Monday, February 4, 2008

Stupid/System 003: Counting Outs

One thing that separates top players is the ability to quickly calculate the odds of winning a hand, and to construct a reasonable idea of what sort of bet that hand is worth. You also must be able to master this skill if you wish to be a successful player in the long-term.

For example, a lot of players, facing a big re-raise will simply fold their hand unless they are holding a large pocket pair or Big Slick (which is awesome poker slang for Ace King). Not so fast! Here’s a simple fact that you may not know: A folded hand has NEVER won a pot. It’s true! Think about it! There have probably been thousands of hands folded in the history of poker (some of them have probably even been yours), and not one of them has ever scooped a single chip. Every time you fold, you’re just bleeding equity all over the place, and I just had the carpets cleaned. So knock it off.

The bottom line is, don’t be so quick to just throw that hand away. First, it’s important to count your outs and weigh the true strength of your hand.

Hand 3-1

Situation: A large field MTT online, a few minutes before the first break. You have been playing totally awesome and have nearly 10,000 chips. Player F is a total donkey and has barely played more than five hands. The lucksack caught a set one time and won a lot of chips.

Your hand: [9d3s]

Action to you: Player A folds.

Question: Do you raise a lot or just a little?


Answer: You have a pretty good hand, especially if the flop is like A33 or something, so you definitely want to play. That said, I don’t think you want to go all-in yet. Just make it about 500 to go.

Action: You make it 500. Players C, D, and E fold. Player F raises to 1200. The pot is now 1850. What do you do?

Answer:
At this point, you have to use your powers of observation. First of all, Player F is a total rock, so he’s probably got Queens or better, or at least Ace King. An inexperienced player might be tempted to fold here.

Stop. Breathe. Count your outs.

You have a diamond and a spade, so those suits help bring you flushes. So count twelve diamonds and twelve spades for 24 outs.

Threes and nines help you, obviously. There are three of each, so that’s six more outs.

Aces, deuces, fours through eights, and tens through Kings all help make you a straight. There are four of each of these, so that’s 44 more outs. You have to count those spades and diamonds again, because of the potential for a straight flush.

So you have 74 outs. Now remember there are five cards on the flop, so you have to multiply by 5, and you see that you have 370% equity in this hand. Since you are only being asked to call 700 more into a pot of 1,800, you are getting 700:1800 on your money. Therefore you clearly have the pot odds you need to play this hand. Also, were you observant enough to see that your opponent caught a monster set the last hand he played? He’s not getting lucky again. Also, even if he happens to luck out on you, you still have almost 2,000 chips left. Just push all in.

Action: You push all-in, and Player F calls. He shows Aces, and you make a pair of threes on the flop and two pair on the river. Player F [Observer] berates you; he clearly doesn’t understand the finer points of pre-flop play. Also, it’s just $10. The dude really should relax. Seriously.

You can see in this example that folding would have been a costly move. It’s not just the chips you’d have lost from your initial bet. It’s the chips you wouldn’t have won.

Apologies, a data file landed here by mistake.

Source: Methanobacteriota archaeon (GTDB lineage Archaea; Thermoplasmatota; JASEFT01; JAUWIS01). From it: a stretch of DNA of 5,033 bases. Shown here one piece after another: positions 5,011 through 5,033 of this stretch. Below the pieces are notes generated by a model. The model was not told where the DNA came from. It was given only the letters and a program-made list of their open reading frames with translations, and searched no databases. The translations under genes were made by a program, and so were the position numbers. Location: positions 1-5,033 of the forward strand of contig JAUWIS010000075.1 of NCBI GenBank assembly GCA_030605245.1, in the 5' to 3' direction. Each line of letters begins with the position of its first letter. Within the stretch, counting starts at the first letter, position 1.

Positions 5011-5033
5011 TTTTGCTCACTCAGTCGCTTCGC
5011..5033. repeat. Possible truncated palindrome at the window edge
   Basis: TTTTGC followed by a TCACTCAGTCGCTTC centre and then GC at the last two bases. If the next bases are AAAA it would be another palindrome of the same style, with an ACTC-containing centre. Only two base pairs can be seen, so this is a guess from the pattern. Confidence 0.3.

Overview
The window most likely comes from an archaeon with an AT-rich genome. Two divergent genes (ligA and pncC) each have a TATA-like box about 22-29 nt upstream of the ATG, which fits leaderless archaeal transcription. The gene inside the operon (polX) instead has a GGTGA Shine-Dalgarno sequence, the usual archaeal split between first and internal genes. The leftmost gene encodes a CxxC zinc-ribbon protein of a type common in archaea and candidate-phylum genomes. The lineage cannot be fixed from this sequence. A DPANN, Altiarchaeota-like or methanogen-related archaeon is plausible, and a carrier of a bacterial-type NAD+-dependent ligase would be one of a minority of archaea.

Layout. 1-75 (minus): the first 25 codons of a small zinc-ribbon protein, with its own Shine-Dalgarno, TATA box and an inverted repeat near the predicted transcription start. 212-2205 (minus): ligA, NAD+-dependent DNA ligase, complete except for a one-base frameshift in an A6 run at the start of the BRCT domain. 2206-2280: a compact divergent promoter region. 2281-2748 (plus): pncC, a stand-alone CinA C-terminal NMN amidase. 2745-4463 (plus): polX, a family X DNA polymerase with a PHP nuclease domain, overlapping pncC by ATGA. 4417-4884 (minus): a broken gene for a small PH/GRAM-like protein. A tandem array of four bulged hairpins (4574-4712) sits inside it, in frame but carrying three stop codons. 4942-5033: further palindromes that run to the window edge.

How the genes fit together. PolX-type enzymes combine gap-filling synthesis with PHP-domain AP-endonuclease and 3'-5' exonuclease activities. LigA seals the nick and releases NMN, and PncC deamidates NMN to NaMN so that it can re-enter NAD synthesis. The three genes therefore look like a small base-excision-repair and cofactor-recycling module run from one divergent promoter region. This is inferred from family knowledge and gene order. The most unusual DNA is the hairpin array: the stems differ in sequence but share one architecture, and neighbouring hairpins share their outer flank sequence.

[Excerpted from Stupid/System: Poker Strategy For Huge Donkeys, (c) Julius_Goat 2008, All Rights Reserved. Cover design by Mookie "Big O" Pokeroum.]

13 comments:

OhCaptain said...

Very good! I saw a few people excelling in this very technique this weekend!

Keep up the great work!

Gnome said...

Nice! I'll never fold again.
One thing though -- I think you made trip 3s on the river, not two pair.
Good thing you had all those outs.

Gadzooks64 said...

It's all so clear to me now.

Thank gawds I read this tonight and not in the am when I would have spewed coffee all over myself.

NH, GG, Supremely well played sir.

Alan aka RecessRampage said...

Oh my god... I lost it at "So you have 74 outs." That was hilarious.

Astin said...

Well of course you beat a guy with Aces. Who would play a pair of ones anyway? Sure, he's got 46 outs here, but your straight, flush, and straight flush draws take at least some of those away from him. A pocket pair is such a limited hand for improvement that he has to figure he's beat. Especially Aces, where straights can only go one way.

I don't know JG, your first post had me sold on this book, but if you're going to use examples as basic and obvious as this one, I'm not sure it has that much to offer me. Maybe the next excerpt will convince me otherwise.

Chad C said...

I think people took your advice and applied it in MATH last night!

BWoP said...

I can't wait for the Omaha section of this book. I never could figure out why people thought they had 126 outs.

Nicely done.

dueyv9 said...

Dude...I am an instant fan of your blog. And Lost is a freakin awesome show.

Thanks to Micheal Craig for showing me the light

Fred said...

Are you published? great stuff man, I haven't laugh this hard in a long time!

lj said...

fantastic stuff. congrats on your "runner up" prize!!!

KajaPoker said...

FTOPS KO madness, here Goat comes. Too bad you had to pucker up to MC to get there, but you have to use your talents somehow :-)

bayne_s said...

http://www.fulltiltpoker.com/poker-blog/2008/02/331_michael_craig_is_giving_it_away_the_runnerup.php#more

Big woot.

How you did not get into FTOPS 1 escapes me

donna said...
This comment has been removed by a blog administrator.